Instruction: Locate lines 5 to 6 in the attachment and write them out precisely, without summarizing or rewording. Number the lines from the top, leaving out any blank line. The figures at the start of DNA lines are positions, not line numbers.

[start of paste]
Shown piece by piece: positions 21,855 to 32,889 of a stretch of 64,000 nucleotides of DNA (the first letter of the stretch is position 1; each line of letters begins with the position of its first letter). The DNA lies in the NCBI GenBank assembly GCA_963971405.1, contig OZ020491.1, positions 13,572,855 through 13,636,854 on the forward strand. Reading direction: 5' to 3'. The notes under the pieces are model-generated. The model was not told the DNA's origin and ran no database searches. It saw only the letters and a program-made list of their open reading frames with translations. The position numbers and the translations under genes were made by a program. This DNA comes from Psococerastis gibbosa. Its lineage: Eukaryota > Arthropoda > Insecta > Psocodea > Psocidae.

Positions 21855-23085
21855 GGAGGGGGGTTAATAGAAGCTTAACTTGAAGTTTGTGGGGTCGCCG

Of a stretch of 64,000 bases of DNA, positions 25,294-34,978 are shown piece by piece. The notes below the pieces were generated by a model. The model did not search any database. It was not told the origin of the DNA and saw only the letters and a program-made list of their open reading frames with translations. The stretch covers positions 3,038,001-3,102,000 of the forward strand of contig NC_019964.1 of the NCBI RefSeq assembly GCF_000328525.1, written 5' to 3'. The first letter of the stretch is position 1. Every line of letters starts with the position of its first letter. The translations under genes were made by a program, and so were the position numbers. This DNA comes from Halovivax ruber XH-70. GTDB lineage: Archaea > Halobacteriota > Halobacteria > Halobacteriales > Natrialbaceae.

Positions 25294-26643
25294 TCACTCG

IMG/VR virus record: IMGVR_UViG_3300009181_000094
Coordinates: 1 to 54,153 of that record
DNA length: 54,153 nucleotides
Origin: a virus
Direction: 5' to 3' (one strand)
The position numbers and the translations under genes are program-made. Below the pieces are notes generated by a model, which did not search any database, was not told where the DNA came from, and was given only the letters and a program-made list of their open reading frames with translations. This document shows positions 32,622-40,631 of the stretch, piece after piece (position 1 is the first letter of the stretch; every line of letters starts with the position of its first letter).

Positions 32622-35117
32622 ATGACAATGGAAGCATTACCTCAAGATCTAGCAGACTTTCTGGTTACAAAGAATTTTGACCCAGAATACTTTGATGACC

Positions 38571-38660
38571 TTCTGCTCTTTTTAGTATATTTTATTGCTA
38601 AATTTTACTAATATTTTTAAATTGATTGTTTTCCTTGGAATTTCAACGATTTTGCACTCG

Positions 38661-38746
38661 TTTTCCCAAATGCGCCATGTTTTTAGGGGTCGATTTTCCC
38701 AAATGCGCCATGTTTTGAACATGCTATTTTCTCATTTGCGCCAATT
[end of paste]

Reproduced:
Positions 25294-26643
25294 TCACTCG